on the short side (borrow, time structure of vol, IV all point to
this). As this past Monday must have demonstrated to many ITM put
holders, you can be right on the direction and go very wrong on
technical flows come option expiration. But there is a lot of money
to be made predicting technical flows correctly. I would wager that
Loeb and Hempton are more in the latter camp than the former. I'm
not sure that Loeb believes that HLF is a stock to be put away for
children and grandchildren or even a "pick of the year," as much as
he believes that Herbalife can survive long enough for him to be
able to put a massive squeeze on the shorts.
The third question is interesting but rather peripheral to most
professional investors. Whatever your ethical opinions, when you
play with other people's money, you are beholden not to your
personal ethical feelings but to a fiduciary responsibility. Here
is where I objected most to Hempton's post. One, John knows very
well that Herbalife is not AA. AA does not charge people an entry
fee for the social support it provides. It does not pitch one
product and sell another. You cannot blame Ackman for being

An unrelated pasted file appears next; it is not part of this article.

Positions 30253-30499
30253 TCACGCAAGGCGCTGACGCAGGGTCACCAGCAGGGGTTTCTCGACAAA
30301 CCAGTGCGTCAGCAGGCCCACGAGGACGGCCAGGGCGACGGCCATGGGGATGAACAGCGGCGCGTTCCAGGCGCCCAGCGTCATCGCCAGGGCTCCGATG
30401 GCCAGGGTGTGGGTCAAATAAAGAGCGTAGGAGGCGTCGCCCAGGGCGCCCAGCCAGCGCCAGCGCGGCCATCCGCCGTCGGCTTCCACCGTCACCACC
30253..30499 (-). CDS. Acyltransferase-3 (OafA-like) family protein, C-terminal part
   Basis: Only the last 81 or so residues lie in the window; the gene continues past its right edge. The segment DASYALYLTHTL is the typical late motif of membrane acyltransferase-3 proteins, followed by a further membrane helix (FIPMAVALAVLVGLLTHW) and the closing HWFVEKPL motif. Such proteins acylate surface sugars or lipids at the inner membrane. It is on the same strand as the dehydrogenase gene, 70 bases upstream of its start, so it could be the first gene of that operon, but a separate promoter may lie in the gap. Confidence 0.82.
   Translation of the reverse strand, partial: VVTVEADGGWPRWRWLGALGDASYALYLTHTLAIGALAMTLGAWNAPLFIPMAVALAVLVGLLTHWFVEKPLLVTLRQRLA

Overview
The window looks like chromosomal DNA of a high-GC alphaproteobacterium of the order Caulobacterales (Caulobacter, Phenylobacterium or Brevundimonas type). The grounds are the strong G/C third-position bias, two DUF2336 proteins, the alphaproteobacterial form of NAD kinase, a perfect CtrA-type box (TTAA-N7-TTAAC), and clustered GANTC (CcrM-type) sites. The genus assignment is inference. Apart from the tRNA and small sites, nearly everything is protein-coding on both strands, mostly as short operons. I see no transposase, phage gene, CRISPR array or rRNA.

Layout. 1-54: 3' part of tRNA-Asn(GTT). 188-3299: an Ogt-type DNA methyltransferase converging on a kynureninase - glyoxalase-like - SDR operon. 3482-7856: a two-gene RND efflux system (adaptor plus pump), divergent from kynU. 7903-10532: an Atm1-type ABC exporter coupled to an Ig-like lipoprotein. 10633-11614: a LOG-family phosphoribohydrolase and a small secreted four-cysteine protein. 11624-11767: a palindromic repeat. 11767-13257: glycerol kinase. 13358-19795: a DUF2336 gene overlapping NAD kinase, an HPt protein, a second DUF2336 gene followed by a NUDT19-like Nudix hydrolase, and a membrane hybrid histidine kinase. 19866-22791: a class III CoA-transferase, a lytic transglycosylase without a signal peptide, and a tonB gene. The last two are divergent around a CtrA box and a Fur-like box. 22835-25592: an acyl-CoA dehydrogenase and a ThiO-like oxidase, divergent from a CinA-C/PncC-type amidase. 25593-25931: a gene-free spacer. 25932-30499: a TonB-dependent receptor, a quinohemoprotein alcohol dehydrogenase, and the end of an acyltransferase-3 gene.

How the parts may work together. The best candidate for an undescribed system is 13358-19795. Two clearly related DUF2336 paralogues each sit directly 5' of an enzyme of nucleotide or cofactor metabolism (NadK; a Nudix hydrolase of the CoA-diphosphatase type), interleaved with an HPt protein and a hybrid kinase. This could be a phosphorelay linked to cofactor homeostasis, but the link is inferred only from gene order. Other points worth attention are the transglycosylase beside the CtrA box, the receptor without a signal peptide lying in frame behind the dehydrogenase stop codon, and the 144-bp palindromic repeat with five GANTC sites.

out-of-touch with low-income distributors in one breath, and with
the other believe it's no big deal for Herbalife to peddle its
products for a $50-$100 (real money to low-income distributors)
"entry-fee" alongside a story of Ferraris and mansions that these
"business owners" have no chance of realistically achieving.
Clearly, Herbalife products are not low-cost leaders. Herbalife
itself doesn't claim they are "cheap" even if they sell them
primarily to a population that is normally very price-sensitive.
So, it smacks of a
mindset to imply that it's okay to overcharge or dupe unsuspecting
parties in order to do them some good because they don't know
what's good for them or are able to make best decisions on how to
spend that money. If it is indeed exploitative, Herbalife can no
more redeem itself socially on the "community service" and "hugs"
card than Madoff could have by building hospitals and schools with
his ill-gotten wealth. Herbalife has a much bigger obligation to
play it fair and transparent with its distributors than it does to